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John Statham edited 1Embraced in the love of his partner and children, John Statham passed away in the early hours of Wednesday, February 2, 2022 at the age of 71. He had received a diagnosis of pancreatic cancer on July 7, 2021 and died naturally of his illness at the home of his partner Richard, where he had lived since beginning treatment in August, 2021. His life ended as he had lived it, with calm and dignity.

John was the cherished partner of Richard Yaffe for over twenty-two years, the much loved father of Anthony Statham (Alaina) and Alexandra Bolton, and the adored and adoring grandpa of Oliver Statham and Theo Statham. He is also survived by his sisters Margaret Stewart, Frances Statham (Esther Phillips) and Claire LeBane (Jeff), his brother Robert Statham, his nieces and nephews, and his children’s mother Anne Bolton. He was predeceased by his parents Arthur and Judith Statham.
John Arthur Michael Statham was born in Longueuil, Quebec on October 14, 1950. Following the untimely death of his father when John was 8 years old, the family moved to Winnipeg in 1959. John graduated from the University of Manitoba with a Bachelor of Fine Arts (Honours) in 1975. While living in London, England and Pau, France with his wife Anne from 1977 to 1980, he attended the City of London Polytechnic and The City Literary Institute (London) where he studied French language and literature, and then Université de Pau et des Pays de l’Adour from which he received a diploma following studies in French language and literature, history and translation. After returning to Winnipeg, he served as the Interpretation Section Head of Translation Services for the Province of Manitoba for over 27 years, earning a reputation among the judiciary, lawyers and members of the legislature for his work ethic and for his diligence and precision in French/English interpretation and translation.
It was his art, though, that gave true meaning to John’s life. His remarkable talent in painting and drawing was evident at an early age, and was recognized by mentors who guided him and facilitated his admission to the School of Art at the University of Manitoba and then his life as a visual artist. He maintained studios both in his home and downtown in the Exchange District, and more recently at the Clearwater Bay cottage he shared with Richard. John had the ability to decipher beauty and significance in the ordinary and even the mundane, and with great sensitivity and meticulous technique he created paintings and drawings, often based on the simplest subject matter, that uncovered hidden radiance and revealed concealed harmony. He believed in the purity of art as an expression of beauty.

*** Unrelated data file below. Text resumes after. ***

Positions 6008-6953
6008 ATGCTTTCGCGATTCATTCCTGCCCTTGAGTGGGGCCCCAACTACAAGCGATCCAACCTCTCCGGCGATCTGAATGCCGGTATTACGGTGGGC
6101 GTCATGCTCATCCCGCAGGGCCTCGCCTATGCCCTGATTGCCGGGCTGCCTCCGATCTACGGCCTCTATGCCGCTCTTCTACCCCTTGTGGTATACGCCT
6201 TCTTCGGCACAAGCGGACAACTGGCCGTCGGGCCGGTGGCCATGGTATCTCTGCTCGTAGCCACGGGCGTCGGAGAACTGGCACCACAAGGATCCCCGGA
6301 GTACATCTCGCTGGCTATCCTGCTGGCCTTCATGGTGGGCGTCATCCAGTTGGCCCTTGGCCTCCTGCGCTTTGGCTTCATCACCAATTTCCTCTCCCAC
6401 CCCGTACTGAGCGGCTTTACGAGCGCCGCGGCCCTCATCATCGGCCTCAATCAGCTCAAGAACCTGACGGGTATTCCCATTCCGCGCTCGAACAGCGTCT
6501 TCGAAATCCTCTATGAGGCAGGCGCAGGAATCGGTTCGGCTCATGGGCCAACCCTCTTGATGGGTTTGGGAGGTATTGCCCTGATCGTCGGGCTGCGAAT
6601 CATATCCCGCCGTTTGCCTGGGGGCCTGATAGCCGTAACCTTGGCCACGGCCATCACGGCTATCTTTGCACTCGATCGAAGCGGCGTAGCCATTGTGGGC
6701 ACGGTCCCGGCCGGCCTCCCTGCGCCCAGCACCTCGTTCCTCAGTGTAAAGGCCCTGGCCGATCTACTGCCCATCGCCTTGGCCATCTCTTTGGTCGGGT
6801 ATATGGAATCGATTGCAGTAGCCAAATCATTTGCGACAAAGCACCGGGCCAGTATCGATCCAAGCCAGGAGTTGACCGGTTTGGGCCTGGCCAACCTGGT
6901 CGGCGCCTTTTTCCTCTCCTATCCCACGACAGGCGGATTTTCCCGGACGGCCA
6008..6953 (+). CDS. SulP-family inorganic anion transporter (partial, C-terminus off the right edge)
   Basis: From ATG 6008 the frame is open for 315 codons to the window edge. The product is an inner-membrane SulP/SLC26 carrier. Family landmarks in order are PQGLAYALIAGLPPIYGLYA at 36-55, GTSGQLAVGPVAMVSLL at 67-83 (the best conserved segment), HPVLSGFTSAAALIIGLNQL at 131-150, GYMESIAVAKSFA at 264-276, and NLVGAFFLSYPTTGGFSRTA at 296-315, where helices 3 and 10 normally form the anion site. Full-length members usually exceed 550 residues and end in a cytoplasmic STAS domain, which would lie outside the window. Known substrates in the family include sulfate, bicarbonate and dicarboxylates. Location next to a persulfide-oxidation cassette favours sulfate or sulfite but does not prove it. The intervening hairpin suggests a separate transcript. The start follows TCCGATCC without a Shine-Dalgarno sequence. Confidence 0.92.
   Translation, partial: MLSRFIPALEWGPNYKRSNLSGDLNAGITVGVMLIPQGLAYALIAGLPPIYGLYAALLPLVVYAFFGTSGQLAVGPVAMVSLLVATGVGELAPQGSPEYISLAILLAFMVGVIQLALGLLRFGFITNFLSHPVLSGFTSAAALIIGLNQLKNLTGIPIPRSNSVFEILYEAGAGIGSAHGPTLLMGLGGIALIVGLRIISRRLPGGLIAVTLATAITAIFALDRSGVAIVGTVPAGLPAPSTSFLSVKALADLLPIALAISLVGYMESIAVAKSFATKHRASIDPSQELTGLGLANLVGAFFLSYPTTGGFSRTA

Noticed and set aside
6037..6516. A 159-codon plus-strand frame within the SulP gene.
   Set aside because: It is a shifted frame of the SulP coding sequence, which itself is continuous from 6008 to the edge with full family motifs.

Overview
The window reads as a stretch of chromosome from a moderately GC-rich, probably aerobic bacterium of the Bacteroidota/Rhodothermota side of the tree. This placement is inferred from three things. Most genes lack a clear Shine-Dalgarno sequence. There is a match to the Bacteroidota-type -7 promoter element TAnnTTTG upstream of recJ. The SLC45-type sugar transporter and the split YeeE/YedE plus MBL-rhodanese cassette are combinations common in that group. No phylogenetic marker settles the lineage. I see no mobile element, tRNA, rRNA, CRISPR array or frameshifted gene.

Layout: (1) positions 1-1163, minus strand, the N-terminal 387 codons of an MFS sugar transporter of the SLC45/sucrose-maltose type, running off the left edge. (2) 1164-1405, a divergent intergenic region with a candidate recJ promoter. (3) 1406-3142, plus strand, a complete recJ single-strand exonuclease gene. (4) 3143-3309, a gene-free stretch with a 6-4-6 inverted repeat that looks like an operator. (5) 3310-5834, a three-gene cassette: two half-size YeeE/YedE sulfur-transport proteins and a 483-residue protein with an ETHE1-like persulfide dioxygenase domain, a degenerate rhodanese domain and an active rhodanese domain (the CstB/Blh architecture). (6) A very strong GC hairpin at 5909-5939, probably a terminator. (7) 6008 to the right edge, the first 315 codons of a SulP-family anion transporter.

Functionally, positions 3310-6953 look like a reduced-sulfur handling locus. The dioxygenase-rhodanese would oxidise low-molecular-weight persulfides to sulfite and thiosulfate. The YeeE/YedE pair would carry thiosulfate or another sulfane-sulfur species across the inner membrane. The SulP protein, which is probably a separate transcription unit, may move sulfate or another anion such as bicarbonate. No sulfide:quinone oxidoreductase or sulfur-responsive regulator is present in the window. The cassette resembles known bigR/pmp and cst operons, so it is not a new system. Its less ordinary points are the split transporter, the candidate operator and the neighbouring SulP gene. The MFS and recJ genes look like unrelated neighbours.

John had been considering conversion to Judaism for many years. He identified with Jewish values and the Jewish approach to ethics. It was the concept of tikkun olam in particular that resonated, and its goal of repairing the world through the pursuit of social justice with acts of kindness, particularly for the benefit of those without a voice. Under the guidance of Rabbi Anibal Mass, John completed his conversion to Judaism eight weeks before his death. He had the privilege of choosing his Jewish name and decided on the name Yochanan Uri, which connotes grace and light – both integral to the man he was. John and Richard had planned to be married following his conversion to Judaism, but sadly the progression of his illness precluded that.
John’s life was defined by kindness, generosity and authenticity. He was a quiet, keen listener and when he spoke he did so with measured and thoughtful consideration. Although introspective and a deep thinker, he was possessed of a lovable, dry wit. He was an avid reader in both English and French, and a perceptive observer of people and the human condition. While self-promotion was abhorrent to him, he was an ardent supporter of those he loved and in whom he believed. He was a loyal friend, and those in John’s inner circle were the fortunate recipients not only of his wise counsel but also of his masterful baking.
John’s funeral service was held at the Shaarey Zedek Synagogue at 12:00 noon on Friday, February 4, 2022, officiated by Rabbi Anibal Mass. Eulogies were delivered by John’s children, his partner, and his friend Tom Lovatt. Pallbearers were Clifford Yaffe, Mariam Bernstein, Sarah Kredentser, Saul Simmonds, Eric Vickar and Shawn Yaffe. Honorary pallbearers were James Anning, Donald Pearen, Tom Lovatt and Bette Woodland. John was laid to rest at the Shaarey Zedek Cemetery. The funeral service may be viewed on YouTube (SZ Winnipeg).
We wish to express our gratitude to Drs. Benjamin Goldenberg and Paul Daeninck and their nurses Cindy and Melanie, and to the chemotherapy nurses at CancerCare (MacCharles), all of whom treated John with the kindness and respect he deserved.